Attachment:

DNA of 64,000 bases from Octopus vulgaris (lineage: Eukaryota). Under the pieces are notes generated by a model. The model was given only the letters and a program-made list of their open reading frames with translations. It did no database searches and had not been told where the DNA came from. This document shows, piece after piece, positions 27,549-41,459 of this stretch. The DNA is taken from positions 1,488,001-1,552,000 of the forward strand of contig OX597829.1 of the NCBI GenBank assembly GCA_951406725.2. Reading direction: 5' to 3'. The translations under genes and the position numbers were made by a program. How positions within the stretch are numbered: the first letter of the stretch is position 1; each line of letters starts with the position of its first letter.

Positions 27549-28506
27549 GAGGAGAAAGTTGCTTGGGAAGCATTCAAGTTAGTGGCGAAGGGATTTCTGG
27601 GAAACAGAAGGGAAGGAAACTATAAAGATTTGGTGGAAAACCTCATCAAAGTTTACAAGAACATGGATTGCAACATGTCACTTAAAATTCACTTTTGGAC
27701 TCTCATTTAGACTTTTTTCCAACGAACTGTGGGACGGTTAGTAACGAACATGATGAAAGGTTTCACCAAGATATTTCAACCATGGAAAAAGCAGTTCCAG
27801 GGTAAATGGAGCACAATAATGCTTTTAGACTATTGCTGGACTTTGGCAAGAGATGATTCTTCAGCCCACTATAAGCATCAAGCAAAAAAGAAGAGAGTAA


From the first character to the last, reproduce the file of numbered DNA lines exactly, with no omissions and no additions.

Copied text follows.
DNA of 64,000 bases from Octopus vulgaris (lineage: Eukaryota). Under the pieces are notes generated by a model. The model was given only the letters and a program-made list of their open reading frames with translations. It did no database searches and had not been told where the DNA came from. This document shows, piece after piece, positions 27,549-41,459 of this stretch. The DNA is taken from positions 1,488,001-1,552,000 of the forward strand of contig OX597829.1 of the NCBI GenBank assembly GCA_951406725.2. Reading direction: 5' to 3'. The translations under genes and the position numbers were made by a program. How positions within the stretch are numbered: the first letter of the stretch is position 1; each line of letters starts with the position of its first letter.

Positions 27549-28506
27549 GAGGAGAAAGTTGCTTGGGAAGCATTCAAGTTAGTGGCGAAGGGATTTCTGG
27601 GAAACAGAAGGGAAGGAAACTATAAAGATTTGGTGGAAAACCTCATCAAAGTTTACAAGAACATGGATTGCAACATGTCACTTAAAATTCACTTTTGGAC
27701 TCTCATTTAGACTTTTTTCCAACGAACTGTGGGACGGTTAGTAACGAACATGATGAAAGGTTTCACCAAGATATTTCAACCATGGAAAAAGCAGTTCCAG
27801 GGTAAATGGAGCACAATAATGCTTTTAGACTATTGCTGGACTTTGGCAAGAGATGATTCTTCAGCCCACTATAAGCATCAAGCAAAAAAGAAGAGAGTAA